“Practical approach to blunt cerebrovascular injury” From EM Quick Hits 11 With An Additional Resource From WikEM

Please see also Blunt neck trauma from WikEM, The Global Emergency Medicine Wiki.

In this post, I excerpt “Practical approach to blunt cerebrovascular injury” from EM Quick Hits 11 Blunt Cerebrovascular Injury, Physostigmine, TEE in Cardiac Arrest, Understanding Nystagmus, Subtle Inferior MI, Choicebo.

Andrew Petrosoniak on a practical approach to blunt cerebrovascular injury (29:43)

Practical approach to blunt cerebrovascular injury

  • Think about the possibility of blunt cerebrovascular injury in your head injured patients getting a CT head and/or neck, an often under-recognized phenomenon.
  • Non penetrating injury to the carotid or vertebral arteries in trauma can result in aneurysm, dissection (with subsequent ischemic stroke), and even transection.
  • The Denver Criteria have 97% sensitivity and 47% specificity for blunt cerebrovascular injury.
  • If positive by the Denver criteria, CTA of the head and neck is the imaging modality of choice in the ED.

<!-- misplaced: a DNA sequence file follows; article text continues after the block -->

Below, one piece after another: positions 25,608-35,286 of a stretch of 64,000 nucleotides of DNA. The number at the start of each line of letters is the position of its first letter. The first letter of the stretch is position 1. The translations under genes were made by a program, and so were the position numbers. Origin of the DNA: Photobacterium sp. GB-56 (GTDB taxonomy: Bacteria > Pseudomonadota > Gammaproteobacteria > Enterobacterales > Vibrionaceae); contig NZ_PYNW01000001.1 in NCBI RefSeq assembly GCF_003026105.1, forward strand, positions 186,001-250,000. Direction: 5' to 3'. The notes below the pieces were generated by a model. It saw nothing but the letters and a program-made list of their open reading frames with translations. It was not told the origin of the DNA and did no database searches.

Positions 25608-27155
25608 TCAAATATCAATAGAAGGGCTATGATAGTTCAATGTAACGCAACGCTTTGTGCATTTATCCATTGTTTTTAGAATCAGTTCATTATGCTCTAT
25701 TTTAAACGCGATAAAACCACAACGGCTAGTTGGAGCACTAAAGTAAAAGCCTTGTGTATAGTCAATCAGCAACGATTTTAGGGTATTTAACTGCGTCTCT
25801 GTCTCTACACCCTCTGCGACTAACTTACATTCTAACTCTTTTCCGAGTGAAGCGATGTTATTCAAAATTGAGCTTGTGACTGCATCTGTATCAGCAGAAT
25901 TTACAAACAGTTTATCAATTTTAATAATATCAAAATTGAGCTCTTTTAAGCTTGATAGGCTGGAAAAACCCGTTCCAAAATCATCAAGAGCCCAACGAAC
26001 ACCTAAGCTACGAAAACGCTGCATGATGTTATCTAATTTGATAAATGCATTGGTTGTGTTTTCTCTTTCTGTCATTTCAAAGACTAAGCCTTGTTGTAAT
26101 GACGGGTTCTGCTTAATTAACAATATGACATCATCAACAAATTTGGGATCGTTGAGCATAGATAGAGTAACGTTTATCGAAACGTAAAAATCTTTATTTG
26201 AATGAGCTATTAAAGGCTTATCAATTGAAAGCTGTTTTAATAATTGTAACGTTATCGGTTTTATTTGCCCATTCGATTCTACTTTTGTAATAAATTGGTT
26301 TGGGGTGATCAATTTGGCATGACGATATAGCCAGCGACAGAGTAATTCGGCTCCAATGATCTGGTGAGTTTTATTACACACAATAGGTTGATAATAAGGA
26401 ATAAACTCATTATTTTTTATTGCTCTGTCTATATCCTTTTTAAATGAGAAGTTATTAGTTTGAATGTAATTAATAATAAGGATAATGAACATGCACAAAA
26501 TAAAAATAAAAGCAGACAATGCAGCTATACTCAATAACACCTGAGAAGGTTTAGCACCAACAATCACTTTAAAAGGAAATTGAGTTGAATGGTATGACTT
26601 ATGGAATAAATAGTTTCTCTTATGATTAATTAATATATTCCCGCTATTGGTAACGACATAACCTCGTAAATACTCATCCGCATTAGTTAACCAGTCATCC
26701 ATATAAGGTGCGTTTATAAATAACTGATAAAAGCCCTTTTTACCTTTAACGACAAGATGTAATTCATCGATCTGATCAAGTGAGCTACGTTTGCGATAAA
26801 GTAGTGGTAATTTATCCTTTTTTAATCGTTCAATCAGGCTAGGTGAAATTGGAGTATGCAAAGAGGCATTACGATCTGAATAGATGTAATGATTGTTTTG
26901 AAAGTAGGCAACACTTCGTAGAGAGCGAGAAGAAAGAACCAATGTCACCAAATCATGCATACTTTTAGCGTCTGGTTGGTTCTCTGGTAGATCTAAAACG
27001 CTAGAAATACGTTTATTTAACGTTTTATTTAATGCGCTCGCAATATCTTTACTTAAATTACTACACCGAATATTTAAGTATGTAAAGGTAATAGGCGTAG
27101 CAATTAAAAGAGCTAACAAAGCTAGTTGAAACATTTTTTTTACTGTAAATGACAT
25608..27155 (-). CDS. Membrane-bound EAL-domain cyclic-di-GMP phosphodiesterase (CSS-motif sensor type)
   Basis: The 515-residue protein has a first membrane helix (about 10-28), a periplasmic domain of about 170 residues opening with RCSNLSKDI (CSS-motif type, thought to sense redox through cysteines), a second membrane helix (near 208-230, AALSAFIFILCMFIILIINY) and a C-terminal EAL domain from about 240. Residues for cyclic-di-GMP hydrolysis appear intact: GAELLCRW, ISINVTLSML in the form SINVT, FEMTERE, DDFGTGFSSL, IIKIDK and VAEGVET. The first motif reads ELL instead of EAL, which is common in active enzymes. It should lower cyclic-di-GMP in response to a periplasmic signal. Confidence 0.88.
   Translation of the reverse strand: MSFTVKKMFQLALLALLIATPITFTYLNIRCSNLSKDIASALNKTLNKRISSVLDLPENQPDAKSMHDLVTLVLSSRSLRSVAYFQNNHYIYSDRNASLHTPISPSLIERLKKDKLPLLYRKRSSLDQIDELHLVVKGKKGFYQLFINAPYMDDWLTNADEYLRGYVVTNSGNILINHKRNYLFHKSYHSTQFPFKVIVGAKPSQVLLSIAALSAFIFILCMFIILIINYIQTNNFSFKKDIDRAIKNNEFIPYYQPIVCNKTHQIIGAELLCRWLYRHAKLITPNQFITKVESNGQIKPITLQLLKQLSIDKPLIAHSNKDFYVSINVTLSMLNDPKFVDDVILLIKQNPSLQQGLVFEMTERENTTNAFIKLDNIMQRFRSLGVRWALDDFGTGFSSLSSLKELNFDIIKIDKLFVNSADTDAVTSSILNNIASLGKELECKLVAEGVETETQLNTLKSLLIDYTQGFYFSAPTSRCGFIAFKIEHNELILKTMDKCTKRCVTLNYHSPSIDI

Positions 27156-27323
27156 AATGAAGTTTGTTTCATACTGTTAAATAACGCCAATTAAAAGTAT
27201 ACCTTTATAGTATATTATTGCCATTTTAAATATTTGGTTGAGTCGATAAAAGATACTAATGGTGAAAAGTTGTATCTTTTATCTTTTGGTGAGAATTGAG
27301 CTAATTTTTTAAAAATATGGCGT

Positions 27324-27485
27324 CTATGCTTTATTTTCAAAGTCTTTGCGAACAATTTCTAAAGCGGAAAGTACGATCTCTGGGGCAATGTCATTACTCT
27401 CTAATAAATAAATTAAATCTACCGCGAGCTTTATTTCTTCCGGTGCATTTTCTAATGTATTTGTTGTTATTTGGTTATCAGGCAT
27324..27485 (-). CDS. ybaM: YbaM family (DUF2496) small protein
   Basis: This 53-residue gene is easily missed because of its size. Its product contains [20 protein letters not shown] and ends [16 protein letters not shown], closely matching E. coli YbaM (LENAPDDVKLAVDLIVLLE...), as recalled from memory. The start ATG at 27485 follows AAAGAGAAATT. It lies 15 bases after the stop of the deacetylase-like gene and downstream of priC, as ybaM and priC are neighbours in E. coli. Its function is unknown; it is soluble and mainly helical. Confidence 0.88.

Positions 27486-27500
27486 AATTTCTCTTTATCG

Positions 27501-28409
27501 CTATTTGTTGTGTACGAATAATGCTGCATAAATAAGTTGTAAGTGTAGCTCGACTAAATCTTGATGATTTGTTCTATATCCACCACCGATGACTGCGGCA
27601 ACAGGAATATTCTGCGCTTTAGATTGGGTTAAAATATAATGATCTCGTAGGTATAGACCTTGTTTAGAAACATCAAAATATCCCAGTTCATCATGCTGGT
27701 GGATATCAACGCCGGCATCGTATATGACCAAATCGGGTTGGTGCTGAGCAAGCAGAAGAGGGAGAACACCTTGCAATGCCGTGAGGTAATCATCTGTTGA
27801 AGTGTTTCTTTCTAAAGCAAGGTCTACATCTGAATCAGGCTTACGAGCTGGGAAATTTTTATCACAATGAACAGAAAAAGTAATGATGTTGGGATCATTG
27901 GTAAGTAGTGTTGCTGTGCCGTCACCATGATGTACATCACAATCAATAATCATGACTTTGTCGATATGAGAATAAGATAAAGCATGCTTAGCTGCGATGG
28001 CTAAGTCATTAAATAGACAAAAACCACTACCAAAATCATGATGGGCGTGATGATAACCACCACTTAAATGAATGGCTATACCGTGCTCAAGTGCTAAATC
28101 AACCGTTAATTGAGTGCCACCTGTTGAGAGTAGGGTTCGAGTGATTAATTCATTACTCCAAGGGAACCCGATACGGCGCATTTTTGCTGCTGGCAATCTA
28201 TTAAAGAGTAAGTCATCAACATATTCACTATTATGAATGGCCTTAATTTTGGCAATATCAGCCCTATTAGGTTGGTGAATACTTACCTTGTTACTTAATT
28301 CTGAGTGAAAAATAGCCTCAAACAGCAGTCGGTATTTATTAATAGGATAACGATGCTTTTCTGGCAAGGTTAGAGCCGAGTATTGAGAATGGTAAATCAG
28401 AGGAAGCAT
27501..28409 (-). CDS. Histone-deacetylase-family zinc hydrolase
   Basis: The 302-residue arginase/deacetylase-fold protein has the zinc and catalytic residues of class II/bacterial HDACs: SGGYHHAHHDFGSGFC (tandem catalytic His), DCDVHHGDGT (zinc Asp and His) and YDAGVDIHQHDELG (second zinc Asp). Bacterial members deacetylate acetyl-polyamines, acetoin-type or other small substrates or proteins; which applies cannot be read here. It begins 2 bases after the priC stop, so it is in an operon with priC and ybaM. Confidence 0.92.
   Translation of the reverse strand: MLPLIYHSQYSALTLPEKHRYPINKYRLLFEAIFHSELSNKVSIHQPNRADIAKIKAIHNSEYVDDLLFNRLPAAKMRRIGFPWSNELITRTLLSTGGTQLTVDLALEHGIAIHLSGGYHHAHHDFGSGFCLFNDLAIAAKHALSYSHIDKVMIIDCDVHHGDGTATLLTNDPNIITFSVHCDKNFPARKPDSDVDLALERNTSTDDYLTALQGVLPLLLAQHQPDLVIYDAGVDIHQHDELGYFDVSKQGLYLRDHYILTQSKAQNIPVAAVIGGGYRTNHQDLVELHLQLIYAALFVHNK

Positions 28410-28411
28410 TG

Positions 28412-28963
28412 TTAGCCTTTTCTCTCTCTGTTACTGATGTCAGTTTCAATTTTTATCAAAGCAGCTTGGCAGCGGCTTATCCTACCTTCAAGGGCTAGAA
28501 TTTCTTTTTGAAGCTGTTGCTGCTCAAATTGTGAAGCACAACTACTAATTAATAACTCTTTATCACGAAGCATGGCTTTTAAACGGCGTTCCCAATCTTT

• Decision making in blunt cerebrovascular injury treatment involves weighing the risk of bleeding (in the trauma patient who may have other injuries) with anti-thrombotic medications, against the risk of stroke without these medications; consultation with neurosurgery/neurology is advised.

Denver screening criteria From WikEM

Denver screening criteria for blunt cerebrovascular injury

The Denver Screening Criteria are divided into risk factors and signs and symptoms

Signs and Symptoms

  • Arterial hemorrhage
  • Cervical bruit
  • Expanding neck hematoma
  • Focal neurologic deficit
  • Neuro exam inconsistent with head CT
  • Stroke on head CT

Risk Factors

  • Midface Fractures (Le Fort II or III)
  • Basilar Skull Fracture with carotid canal involvement
  • Diffuse axonal injury with GCS<6
  • Cervical spine fracture
  • Hanging with anoxic brain injury
  • Seat belt abrasion or other soft tissue injury of the anterior neck resulting in significant swelling or altered mental status
    • Isolated seatbelt sign without other neurologic symptoms has not been identified as a risk factor[5][6]

See Also

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